6 Myths You May Believe About Drinking — Busted
Think a beer before bed helps you sleep? Or that coffee can sober you up? Our chemical dependency expert reveals the truths behind common myths about drinking.
When it comes to alcohol, the line between myth and fact can be blurry. Chemical dependency specialist Joseph Janesz, PhD, helps clear up the confusion below.
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“Throughout the holiday season, many of us struggle with fatigue and excess stress,” he says. “We may look to alcohol at a holiday party to dissipate that fatigue, enhance our energy level and relieve stress.”
But alcohol is a brain depressant. It first acts by shutting off executive functions like judgment, mood control and natural inhibitions. Some people experience this as elation and excitement. But others experience the opposite: sleepiness, lethargy and even a depressed feeling.
The bottom line: Alcohol interferes with normal brain activity, no matter how you feel when you drink.
“Drinking a beer before bed may promote your getting to sleep more quickly,” says Dr. Janesz. “However, it interrupts your deep sleep, and you’ll wake later on feeling not rested and ‘hung over.’”
Normally, your body cycles through light and deep phases of sleep. Alcohol inhibits refreshing REM (rapid eye movement) sleep and later on causes “REM rebound,” with nightmares and trouble sleeping.
Repeated alcohol use seriously disturbs sleep and makes it difficult to re-establish a normal sleep pattern. Often, this leads to more drinking or to sedative abuse in the quest for sleep.
Your body normally stores warm blood in its core to preserve important organ functions. Alcohol artificially dilates blood vessels in your extremities, allowing warm blood to escape from your core into your peripheral circulation, where it cools.
“Alcohol intake may make your skin feel warm. Yet it deceptively lowers the core temperature of your body,” says Dr. Janesz.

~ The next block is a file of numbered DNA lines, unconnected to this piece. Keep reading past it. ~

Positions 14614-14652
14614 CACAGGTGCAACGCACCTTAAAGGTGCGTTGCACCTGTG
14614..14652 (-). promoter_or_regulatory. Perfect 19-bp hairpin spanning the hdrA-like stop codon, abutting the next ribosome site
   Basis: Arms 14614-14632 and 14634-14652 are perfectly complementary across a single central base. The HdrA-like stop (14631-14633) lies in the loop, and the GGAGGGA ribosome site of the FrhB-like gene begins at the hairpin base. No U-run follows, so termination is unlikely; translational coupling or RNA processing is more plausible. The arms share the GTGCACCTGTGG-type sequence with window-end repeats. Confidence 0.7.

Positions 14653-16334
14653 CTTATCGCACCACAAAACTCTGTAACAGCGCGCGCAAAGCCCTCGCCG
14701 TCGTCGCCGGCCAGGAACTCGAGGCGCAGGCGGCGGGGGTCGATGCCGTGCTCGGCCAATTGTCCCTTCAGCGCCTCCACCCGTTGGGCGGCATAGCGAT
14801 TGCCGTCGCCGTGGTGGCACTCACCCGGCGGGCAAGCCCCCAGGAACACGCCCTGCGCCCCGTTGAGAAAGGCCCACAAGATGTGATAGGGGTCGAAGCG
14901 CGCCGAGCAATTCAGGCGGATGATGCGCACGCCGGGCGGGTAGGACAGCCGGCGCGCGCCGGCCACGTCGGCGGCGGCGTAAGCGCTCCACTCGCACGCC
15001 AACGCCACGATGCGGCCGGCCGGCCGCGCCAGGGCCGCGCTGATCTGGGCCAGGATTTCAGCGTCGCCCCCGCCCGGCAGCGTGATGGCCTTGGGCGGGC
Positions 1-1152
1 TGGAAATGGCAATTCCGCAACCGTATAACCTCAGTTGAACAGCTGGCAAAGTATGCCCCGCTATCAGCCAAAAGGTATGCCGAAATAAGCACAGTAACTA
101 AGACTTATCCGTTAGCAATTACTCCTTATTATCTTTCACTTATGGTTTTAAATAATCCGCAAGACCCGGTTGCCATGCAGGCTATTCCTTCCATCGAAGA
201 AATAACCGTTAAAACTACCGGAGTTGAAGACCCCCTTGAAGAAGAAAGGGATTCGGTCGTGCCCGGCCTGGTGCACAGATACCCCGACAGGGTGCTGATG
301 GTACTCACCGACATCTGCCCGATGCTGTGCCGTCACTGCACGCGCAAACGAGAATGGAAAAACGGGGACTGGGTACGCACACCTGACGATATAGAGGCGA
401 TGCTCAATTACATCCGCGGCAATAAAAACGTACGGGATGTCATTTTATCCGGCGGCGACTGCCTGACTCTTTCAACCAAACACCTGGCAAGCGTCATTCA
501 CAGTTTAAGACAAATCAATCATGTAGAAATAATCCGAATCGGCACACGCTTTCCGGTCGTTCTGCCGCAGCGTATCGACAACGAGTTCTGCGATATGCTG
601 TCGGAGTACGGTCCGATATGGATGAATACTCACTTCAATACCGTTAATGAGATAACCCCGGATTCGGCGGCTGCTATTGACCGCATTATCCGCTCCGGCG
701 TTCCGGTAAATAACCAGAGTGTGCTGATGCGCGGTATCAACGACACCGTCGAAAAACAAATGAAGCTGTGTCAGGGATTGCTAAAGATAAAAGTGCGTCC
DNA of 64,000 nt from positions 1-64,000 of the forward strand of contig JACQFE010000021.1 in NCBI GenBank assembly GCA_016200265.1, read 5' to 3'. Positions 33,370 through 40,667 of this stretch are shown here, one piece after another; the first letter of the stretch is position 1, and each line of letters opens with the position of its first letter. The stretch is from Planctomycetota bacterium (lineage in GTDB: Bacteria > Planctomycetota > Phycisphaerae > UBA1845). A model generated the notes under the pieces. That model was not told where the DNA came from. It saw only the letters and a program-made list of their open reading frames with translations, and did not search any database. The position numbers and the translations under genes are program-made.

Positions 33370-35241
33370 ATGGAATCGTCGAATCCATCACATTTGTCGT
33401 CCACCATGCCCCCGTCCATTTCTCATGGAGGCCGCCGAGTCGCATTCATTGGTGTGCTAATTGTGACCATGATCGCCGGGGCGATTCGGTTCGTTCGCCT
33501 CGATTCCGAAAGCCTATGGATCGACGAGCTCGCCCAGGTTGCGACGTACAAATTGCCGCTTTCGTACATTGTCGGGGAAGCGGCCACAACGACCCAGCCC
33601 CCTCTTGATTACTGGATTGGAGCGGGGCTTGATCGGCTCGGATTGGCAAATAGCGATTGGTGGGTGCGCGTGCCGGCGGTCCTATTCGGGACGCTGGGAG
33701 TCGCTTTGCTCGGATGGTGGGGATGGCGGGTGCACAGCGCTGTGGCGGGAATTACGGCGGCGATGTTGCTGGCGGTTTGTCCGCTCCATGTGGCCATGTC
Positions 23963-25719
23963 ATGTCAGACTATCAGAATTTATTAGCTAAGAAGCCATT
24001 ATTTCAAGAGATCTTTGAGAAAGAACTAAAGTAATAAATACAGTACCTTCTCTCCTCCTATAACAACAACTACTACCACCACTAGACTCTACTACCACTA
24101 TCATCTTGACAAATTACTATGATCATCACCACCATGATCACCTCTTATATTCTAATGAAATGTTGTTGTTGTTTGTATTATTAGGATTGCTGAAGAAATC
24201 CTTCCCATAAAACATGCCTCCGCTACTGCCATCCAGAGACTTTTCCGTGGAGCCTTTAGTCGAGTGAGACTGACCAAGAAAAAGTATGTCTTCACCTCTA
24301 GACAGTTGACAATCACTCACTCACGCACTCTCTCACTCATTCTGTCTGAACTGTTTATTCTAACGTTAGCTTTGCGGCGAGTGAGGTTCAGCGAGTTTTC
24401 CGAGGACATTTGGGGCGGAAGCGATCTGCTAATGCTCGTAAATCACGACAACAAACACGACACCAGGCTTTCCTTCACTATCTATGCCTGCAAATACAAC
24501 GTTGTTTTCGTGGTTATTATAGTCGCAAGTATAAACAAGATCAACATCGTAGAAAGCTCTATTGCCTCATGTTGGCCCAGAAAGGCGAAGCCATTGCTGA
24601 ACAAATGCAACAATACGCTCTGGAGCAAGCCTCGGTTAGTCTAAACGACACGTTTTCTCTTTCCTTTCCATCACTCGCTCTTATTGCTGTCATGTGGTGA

The result: your body can no longer keep vital organs warm as your overall temperature drops.
Whether you’re drinking an ale or a Moscow Mule, you’re typically consuming the same amount of alcohol.
“Any alcohol beverage you consume will have a similar effect on your body and on your ability to function,” says Dr. Janesz.
Coffee has no real effect on your blood alcohol level, which is the major factor in determining your level of intoxication.
“Drinking coffee or other caffeine products after having one too many drinks can trick your brain into making you feel energized and more awake or alert,” says Dr. Janesz.
“The alertness can create the perception that you aren’t as drunk or intoxicated as you actually are, and you may decide to have another drink or to drive home.”
Drinking tends to produce higher blood alcohol concentrations in women because they are generally smaller than men. This leads to a greater degree of intoxication.
“Alcohol disperses in water, and women have less water in their bodies than men,” explains Dr. Janesz. “So if a woman and man of the same weight consume the same amount of alcohol, her blood alcohol concentration will usually rise more rapidly than his.”
But while women may reach the “drunk driving” limit — 0.08 percent blood alcohol — sooner, alcohol can impair driving at much lower blood alcohol levels. So “don’t drink and drive” remains sound advice for everyone.